I’ve been meaning to write a blog post about using WorldCat through ShipIndex.org. I finally started, but as usual, my blog post has grown to be much too long for just a single post. So I’ll split this into two posts: one on finding monographs (ie, books) through WorldCat, and one on finding manuscript works through WorldCat. WorldCat does many different useful things in the ShipIndex.org database.
First, what is WorldCat, and what kind of records do you find there? WorldCat is a massive database that shows what books and magazines are owned by libraries in the US and around the world. WorldCat is created and managed by OCLC, an Ohio-based library services company. The first great application of WorldCat in ShipIndex.org is in helping you locate a book that mentions a ship of interest to you. I believe that knowing that a mention of a ship exists gets you at least 75% of the way to finding that citation. If you didn’t know the citation existed, then it wouldn’t count at all. But if you know it exists, then there are lots of ways of getting your hands on it, and seeing what it says. The easiest way is to see if a library near you owns the book, and here’s where WorldCat is a huge help.
If you click on “Find in a library near you” on any monograph (book) or serial (magazine) citation in ShipIndex.org, WorldCat will try to figure out where you are, and then locate the library nearest to you. You can always put in a ZIP code or a city name, too, to customize your search.
For example, imagine you’re searching for information about the ship “Punnet”. The premium ShipIndex.org database tells you that it’s mentioned in H. T. Lenton’s massive volume British & Empire Warships of the Second World War, on two different pages. You don’t own that book, so where can you find a copy?
Click on “Find in a library near you”, as shown here, and it’ll take you to this page in WorldCat that shows you more about the book, and most importantly, where the nearest copy is. In my case, WorldCat reports that the nearest library with this book is less than a mile away! (I’m lucky that way.)
Other libraries also have it, and maybe one near where I’ll be going has a copy. For instance, if I’m headed to Chicago on some upcoming trip, I could put in a Chicago ZIP Code (or just type “Chicago, Illinois”), and find out what libraries in the city own a copy. (Chicago Public Library and University of Chicago Library both own it, I find.)
If there’s no library near you with a copy, remember that you can almost certainly request that a copy be sent to you through your local public library, via “inter-library loan” (ILL). ILL is sometimes free, and sometimes costs something — but remember what a great thing the library did for you, and be sure to provide a bit of financial support to them for helping you obtain this volume!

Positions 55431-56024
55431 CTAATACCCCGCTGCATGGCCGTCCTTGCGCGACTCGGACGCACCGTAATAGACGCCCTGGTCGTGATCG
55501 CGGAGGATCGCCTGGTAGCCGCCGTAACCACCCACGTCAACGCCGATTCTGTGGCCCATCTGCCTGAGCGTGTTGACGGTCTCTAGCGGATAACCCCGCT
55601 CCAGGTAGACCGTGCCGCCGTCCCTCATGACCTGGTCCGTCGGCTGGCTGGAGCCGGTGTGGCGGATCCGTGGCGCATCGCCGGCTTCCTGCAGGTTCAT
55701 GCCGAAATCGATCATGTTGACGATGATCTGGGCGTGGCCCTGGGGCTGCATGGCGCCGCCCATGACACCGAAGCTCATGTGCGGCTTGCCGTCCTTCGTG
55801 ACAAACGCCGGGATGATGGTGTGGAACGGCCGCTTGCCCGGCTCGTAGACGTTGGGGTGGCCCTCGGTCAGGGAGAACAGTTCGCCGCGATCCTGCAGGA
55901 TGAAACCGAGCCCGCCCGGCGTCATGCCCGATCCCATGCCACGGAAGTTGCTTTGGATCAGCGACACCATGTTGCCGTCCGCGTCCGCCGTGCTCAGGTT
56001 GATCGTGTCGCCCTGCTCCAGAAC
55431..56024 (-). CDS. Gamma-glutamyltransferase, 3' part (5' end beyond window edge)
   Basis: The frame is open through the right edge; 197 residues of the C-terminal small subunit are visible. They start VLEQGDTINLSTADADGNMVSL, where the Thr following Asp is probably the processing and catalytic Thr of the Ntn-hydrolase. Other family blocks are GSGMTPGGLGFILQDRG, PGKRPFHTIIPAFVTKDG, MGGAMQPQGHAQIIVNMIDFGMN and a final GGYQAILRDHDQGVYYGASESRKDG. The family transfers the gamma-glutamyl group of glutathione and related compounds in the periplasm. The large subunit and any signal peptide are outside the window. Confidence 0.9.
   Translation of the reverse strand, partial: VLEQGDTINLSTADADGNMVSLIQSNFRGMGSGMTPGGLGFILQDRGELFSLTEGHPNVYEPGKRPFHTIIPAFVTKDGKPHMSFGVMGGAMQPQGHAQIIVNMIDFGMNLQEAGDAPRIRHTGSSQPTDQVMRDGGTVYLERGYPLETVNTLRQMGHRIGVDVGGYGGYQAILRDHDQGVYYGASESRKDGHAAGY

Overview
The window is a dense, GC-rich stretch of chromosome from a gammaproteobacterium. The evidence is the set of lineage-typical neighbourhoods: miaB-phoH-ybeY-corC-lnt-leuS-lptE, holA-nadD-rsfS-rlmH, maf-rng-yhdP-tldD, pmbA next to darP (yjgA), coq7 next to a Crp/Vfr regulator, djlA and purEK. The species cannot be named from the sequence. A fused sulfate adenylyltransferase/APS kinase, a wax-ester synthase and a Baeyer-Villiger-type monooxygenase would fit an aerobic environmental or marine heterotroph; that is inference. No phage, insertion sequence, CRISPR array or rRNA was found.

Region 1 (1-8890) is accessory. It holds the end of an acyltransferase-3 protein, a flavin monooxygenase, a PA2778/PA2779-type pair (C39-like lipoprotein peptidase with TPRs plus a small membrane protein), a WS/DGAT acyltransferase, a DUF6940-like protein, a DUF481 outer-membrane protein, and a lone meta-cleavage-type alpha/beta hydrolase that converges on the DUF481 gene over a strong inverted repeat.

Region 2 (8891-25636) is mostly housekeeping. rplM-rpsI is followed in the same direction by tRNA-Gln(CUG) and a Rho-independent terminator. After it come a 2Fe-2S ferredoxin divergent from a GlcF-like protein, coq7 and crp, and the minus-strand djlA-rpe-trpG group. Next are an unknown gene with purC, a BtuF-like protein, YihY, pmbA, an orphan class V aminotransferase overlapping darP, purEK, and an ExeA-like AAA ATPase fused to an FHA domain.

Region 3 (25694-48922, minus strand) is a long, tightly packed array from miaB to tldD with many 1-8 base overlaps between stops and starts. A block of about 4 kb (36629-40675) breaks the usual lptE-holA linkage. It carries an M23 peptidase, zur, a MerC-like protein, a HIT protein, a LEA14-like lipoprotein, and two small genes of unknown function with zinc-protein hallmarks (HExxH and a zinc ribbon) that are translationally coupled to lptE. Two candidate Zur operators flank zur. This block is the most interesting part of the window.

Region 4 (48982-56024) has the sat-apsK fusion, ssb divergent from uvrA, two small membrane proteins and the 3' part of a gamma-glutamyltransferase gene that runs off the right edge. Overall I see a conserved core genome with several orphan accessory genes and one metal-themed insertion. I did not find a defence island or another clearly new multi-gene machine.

As a somewhat advanced aside, it’s definitely worth looking through multiple records in WorldCat. For technical reasons, not all holdings records (ie, “my library owns this book!” messages) are attached to a single bibliographic description of a book. This is especially true for American versus non-American holdings: if you only see European libraries that own a book, and you’re in the US, be sure to see if there are other records that display American libraries’ holdings, and vice versa.
There’s more to WorldCat’s content, however. One of the great collections of resources in the free part of the ShipIndex.org database is the set of about 40,000 authority records from the WorldCat database, but there can be some challenges in using the results you find there. I thought it would be useful to describe how best to use the results you find here.
WorldCat’s holdings identifies books that are about a specific ship, along with manuscript information about specific ships. In the first case, it’s important to recognize the difference between WorldCat results and other results in the ShipIndex.org database. Any given book will be assigned subject headings by professional librarians. Most books only get a handful of subject headings (rarely more than, say, six), so a book needs to be substantially about a specific ship, if it’s going to have a subject heading for that ship. Lincoln Paine’s 2000 book, Warships of the World to 1900, has the following subject headings: Warships — History, and Warships. That’s it. There’s no mention in the subject heading of the specific vessels mentioned in that book. That’s what ShipIndex.org does: it tells you which specific ships are mentioned in this book. But when you want to find the book, the “Find in a library near you” tool helps you do just that.
If a book is about a specific ship, however, there will be a subject heading for the book, which will also appear in WorldCat. For example, Cathryn Prince’s recent book, Death in the Baltic: The World War II Sinking of the Wilhelm Gustloff, has as its primary subject heading Wilhelm Gustloff (Ship). Through ShipIndex.org, you know that an entire book about the Wilhelm Gustloff exists, and you can track it down through whatever channels work best for you.
Several years ago, folks at OCLC were kind enough to generate a list of subject headings that cited ships. We agreed that these citations would be added to the free collection, not the subscription database. The result is that ShipIndex.org helps you quickly and easily find books that are by or about the ships in question, which is super-great.
Wait a minute – what was that about books by ships?
That’s the other part of the collection of records from WorldCat, and the subject of part 2 of this blog post.